Joy of Museums Virtual Tours

Virtual Tours of Museums, Art Galleries, and Historic Sites

Hyde Park Barracks, Sydney

Hyde Park Barracks, Sydney - Joy of Museums

Hyde Park Barracks, Sydney

The Hyde Park Barracks Museum is a brick building and compound designed by convict architect Francis Greenway in 1819 to house convict men and boys.

Inscribed on the UNESCO World Heritage List as a pre-eminent Australian Convict Sites as amongst “the best surviving examples of large-scale convict transportation and the colonial expansion of European powers through the presence and labor of convicts.”

Today, Hyde Park Barracks is a museum that allows the exploration of the lives of convicts and other occupants through exhibitions on Sydney’s male convict labor force, Australia’s convict system, excavated artifacts, exposed layers of building fabric and the Barrack’s rooms and spaces.

Highlights of the Hyde Park Barracks, Sydney

  • Convict Made Bricks
  • Convict Love Tokens – Joseph Smyth’s Copper Heart

Convict Made Bricks

Convict Made Bricks - Joy of Museums

These Bricks were convict made, as the first brick makers in Australia were convicts. Within months of the arrival of the First Fleet, bricks were being produced by convicts to start the effort to build permanent structures.

The first bricks were made at a site in Darling Harbour, and as the colony grew, for buildings on the outskirts of Sydney, it was cheaper to use convicts to hand-make bricks and dry them in the sun, rather than paying for bricks to be transported from the factories in the center of Sydney.

Convict bricks are easily identifiable as they often have a distinctive mark on them, such as broad arrows, hearts, diamonds, and frogs as patterns.

The unique making on the brick is called a “frog.” It was used to identify the brickmaker, and it allowed the mortar to bind the brick more effectively.

From 1819 onwards, all government-made bricks were marked with a broad arrow, and later in the 1830’s the shapes of playing cards such as hearts, diamonds, and spades were used to “frog” bricks.

These bricks are part of the thousands of bricks that were molded, fired, and delivered to build Hyde Park Barracks, Sydney.

Australian Convict Made Bricks

  • Title:               Australian Convict Made Bricks
  • Date:               1819
  • Medium:        Sand, Clay, Shell
  • Dimensions:  230mm long x 110mm wide x 60mm high.
  • Museum:        Hyde Park Barracks, Sydney

Convict Love Tokens – Joseph Smyth’s Copper Heart

Convict Love Tokens - Joseph Smyth's Copper Heart - Joy of Museums

“Joseph Smyth’s Copper Heart” is a ‘Convict Love Token, ‘ which is a coin engraved by a convict with details and messages of affection. This example is an etched copper George III halfpenny, with the words:

 “Joseph Smyth / CAST FOR DEATH / 4 July 1817 / Aged 33.”

on the reverse side are the words:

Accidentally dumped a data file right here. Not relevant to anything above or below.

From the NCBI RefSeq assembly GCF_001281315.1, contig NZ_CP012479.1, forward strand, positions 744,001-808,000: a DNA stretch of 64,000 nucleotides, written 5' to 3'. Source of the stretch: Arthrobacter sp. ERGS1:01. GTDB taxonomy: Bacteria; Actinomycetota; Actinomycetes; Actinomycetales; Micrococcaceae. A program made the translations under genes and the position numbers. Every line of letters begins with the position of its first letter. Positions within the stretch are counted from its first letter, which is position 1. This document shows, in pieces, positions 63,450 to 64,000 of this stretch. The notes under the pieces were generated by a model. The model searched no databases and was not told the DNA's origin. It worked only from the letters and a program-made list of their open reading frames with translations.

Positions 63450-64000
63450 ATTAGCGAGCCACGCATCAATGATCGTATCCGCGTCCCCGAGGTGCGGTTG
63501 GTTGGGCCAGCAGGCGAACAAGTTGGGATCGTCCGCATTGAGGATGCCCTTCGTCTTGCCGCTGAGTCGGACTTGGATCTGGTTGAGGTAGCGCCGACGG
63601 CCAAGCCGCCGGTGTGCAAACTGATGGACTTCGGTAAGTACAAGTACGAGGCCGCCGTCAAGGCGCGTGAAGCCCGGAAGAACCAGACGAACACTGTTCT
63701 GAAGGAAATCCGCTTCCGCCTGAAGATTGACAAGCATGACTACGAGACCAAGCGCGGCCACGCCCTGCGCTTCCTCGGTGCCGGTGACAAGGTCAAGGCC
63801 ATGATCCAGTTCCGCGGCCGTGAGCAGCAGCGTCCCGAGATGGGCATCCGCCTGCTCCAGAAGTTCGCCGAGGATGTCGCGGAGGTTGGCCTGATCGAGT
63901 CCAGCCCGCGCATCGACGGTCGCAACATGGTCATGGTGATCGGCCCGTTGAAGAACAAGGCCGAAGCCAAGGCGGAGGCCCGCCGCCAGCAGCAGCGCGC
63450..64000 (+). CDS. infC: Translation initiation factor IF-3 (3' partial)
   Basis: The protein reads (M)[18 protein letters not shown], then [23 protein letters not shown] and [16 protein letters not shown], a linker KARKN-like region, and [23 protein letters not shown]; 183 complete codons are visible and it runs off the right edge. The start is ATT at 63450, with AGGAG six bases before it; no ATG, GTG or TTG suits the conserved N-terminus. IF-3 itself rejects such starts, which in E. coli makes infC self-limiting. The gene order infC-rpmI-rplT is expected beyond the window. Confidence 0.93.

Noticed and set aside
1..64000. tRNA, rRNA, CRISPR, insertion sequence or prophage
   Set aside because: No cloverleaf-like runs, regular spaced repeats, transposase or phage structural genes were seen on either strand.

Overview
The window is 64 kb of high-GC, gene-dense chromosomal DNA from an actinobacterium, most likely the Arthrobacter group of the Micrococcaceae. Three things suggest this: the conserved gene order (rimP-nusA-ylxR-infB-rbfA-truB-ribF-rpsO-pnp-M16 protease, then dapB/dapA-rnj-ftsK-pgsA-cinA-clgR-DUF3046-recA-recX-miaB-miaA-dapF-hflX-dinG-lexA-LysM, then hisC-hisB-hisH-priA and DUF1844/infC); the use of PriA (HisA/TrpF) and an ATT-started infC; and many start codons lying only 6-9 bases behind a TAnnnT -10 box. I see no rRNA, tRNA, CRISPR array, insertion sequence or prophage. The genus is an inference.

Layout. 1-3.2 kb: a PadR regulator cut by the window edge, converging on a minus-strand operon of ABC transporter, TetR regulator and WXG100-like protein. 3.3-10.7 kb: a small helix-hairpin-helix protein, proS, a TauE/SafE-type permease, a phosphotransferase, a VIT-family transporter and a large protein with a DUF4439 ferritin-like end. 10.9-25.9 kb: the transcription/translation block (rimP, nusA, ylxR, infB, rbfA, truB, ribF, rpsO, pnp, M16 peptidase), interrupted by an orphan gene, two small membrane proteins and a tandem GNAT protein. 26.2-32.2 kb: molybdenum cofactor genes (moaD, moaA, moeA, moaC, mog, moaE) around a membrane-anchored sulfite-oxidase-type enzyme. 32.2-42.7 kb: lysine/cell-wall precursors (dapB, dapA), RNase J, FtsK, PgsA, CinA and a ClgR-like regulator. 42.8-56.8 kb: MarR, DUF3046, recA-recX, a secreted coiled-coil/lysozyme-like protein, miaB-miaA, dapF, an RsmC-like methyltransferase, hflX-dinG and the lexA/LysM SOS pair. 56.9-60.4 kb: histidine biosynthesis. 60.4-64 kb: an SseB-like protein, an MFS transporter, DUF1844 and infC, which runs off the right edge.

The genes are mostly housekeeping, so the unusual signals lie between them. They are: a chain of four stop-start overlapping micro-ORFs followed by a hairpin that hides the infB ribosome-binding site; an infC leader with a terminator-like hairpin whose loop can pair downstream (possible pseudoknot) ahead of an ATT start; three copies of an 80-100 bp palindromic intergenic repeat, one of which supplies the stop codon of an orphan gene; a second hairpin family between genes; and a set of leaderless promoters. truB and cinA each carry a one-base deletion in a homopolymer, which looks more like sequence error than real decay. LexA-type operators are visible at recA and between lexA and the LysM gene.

“Mary Ann Smyth / aged 27.”

Smoothing and engraving a coin with a message of affection was one of the few ways a convict could leave a memento behind with loved ones before being transported.

These small tokens are also known as ‘leaden hearts.’ They record personal and emotional messages from convicts to loved ones.

The tokens often include the names of the convict and their loved one’s name and popular phrases or rhymes. They were frequently engraved around the time of conviction for a prisoner’s loved one.

The tokens were engraved or stippled, by making marks with a series of small pinpricks.

Government Records show that Joseph Smyth was tried for burglary in 1817 and sentenced to death. That was when he created this ‘Love Token.’

Later his sentence was commuted to ‘Transportation for Life’ to the colony of New South Wales.

Smyth was a brickmaker by trade, and on arrival to Sydney in 1915, we may have been involved in building Hyde Park Barracks, and later, he may have also lived in the barracks.

Government Records also show that his wife was convicted under a similar sentence and was also transported to New South Wales.

The records record her name as Maria Smith. The spelling of Smith was interchangeable with Smyth.

Did the Mary mention in the ‘Love Token’ commit a crime to be transported and reunited with Joseph?

Convict Love Tokens – Joseph Smyth’s Copper Heart

  • Title:              Convict Love Tokens – Joseph Smyth’s Copper Heart
  • Date:               1817
  • Medium:        copper George III halfpenny
  • Museum:        Hyde Park Barracks, Sydney

Hyde Park Barracks, Sydney

  • Museum:         Hyde Park Barracks, Sydney
  • City:                Sydney
  • Country:         Australia
  • Established:    1819
  • Type:               Convict Museum and Historic Building
  • Location:         Macquarie Street, Sydney, New South Wales, Australia

A Tour of Museums  in Australia

A new convict arrival at the Hyde Park Barracks

Sydney’s Hyde Park Barracks

Hyde Park Barracks Museum – Sydney, Australia

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“Those who lose dreaming are lost.”
– Australian Proverb

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Photo Credit: JOM

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